Stories about: Ask the Expert

6 questions answered about anxiety in children and teens

Focus on anxietyBetween school and social demands, lots of children feel stress, but at what point does anxiety cross the line and become a mental health concern? We sat down with Keneisha Sinclair-McBride, PhD, a clinical psychologist in the Department of Psychiatry at Boston Children’s, to better understand what separates serious forms of anxiety from normal worrying, whether seeing a therapist is warranted and how to handle anxiety at home.

Read Full Story | Leave a Comment

4 questions parents have about moyamoya disease

moyamoya disease questions and answers

Last month, families from across the country gathered at Boston Children’s Hospital to celebrate World Moyamoya Day. The expert speakers at the Moyamoya Family Day Symposium shared the latest information about this rare but very serious condition with parents and patients alike.

Moyamoya disease occurs when the walls of the internal carotid arteries — the vessels that supply blood to important areas of the brain — become thickened and narrowed. As a result, blood flow to the brain slows, making blood clots more likely. Kids with moyamoya disease are at significantly higher risk of having a stroke, as well as other complications such as seizures and cognitive problems.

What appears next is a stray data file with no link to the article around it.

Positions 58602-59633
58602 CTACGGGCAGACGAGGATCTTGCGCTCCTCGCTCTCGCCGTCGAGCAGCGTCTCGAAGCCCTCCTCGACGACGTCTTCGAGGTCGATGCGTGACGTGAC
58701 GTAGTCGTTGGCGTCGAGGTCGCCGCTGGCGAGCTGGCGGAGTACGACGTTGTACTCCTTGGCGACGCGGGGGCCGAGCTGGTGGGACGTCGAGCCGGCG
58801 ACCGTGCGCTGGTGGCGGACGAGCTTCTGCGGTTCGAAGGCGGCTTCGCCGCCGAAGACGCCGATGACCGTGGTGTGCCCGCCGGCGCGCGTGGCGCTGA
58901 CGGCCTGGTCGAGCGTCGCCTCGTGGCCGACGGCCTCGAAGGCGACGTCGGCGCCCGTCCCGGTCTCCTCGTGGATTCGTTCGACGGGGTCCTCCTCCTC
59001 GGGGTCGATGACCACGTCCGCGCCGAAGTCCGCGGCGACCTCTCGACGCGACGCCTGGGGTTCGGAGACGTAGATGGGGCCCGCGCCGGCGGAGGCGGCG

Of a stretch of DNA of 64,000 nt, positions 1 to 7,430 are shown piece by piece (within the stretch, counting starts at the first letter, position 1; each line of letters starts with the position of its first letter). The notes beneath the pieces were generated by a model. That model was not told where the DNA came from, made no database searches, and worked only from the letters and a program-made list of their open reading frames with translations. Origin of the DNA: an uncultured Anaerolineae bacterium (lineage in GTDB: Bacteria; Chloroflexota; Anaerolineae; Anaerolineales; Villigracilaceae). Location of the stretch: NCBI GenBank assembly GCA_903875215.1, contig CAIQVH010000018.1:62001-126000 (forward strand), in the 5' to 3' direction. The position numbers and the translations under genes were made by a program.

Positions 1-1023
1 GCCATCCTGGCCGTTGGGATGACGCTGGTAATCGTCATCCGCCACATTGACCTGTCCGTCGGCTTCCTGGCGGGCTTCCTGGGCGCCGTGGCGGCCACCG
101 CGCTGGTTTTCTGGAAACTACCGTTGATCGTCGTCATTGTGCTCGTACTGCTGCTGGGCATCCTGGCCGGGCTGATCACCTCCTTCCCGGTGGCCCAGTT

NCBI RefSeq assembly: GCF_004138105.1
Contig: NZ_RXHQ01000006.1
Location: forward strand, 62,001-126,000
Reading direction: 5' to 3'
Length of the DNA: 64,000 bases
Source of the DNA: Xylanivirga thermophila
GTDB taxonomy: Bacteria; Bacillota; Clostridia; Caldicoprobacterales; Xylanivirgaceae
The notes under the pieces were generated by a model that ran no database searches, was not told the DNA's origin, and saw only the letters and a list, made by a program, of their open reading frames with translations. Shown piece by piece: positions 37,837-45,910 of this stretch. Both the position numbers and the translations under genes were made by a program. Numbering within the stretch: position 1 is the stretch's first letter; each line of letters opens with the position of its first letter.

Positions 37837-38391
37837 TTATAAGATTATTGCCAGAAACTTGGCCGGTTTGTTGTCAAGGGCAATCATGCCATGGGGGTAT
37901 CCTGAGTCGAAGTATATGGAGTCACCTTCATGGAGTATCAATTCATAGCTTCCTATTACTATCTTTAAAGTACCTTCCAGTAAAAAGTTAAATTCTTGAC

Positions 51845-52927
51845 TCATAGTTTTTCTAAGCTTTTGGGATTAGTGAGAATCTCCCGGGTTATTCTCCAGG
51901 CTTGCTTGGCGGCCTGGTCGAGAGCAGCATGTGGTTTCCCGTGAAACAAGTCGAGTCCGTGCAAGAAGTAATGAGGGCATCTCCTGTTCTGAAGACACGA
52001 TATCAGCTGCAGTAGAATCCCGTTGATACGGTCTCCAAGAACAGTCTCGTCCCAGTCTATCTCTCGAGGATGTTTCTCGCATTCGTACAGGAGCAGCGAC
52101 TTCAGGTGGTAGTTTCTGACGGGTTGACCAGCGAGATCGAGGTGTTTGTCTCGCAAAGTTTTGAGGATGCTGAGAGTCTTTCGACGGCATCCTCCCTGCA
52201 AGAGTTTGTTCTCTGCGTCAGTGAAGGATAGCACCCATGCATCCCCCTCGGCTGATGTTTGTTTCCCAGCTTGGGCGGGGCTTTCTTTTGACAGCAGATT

Read Full Story | Leave a Comment

Urinary tract infections (UTIs) in children: What parents need to know

UTIsWhen Lauren was just under two years old, she developed a fever of 103, was irritable and lost her appetite. Mom, who suspected her daughter’s condition was more than “just a bug,” scheduled an appointment with Lauren’s pediatrician.

Based on her symptoms and physical examination, Lauren was diagnosed with a urinary tract infection (UTI). The tiny tot was treated and quickly felt better.

Unfortunately, the relief was short-lived. To mom’s surprise, the UTI returned.

Read Full Story | Leave a Comment

Caring for the female athlete: A guide for athletes, parents and coaches

Female-AthleteSince the passage of Title IX of the Education Amendment of 1972, the number of girls competing in high school sports has increased from 295,000 to nearly 3.2 million, and more women are playing collegiate sports than ever before. As these numbers continue to rise, and girls and young women become more empowered through sports, awareness of the health issues specific to female athletes has become increasingly important.

Dr. Kathryn Ackerman, medical director of Boston Children’s Female Athlete Program, and the program’s sports dietitian, Laura Moretti, share need-to-know information and offer strategies to keep young athletes healthy, on and off the field.

Read Full Story | Leave a Comment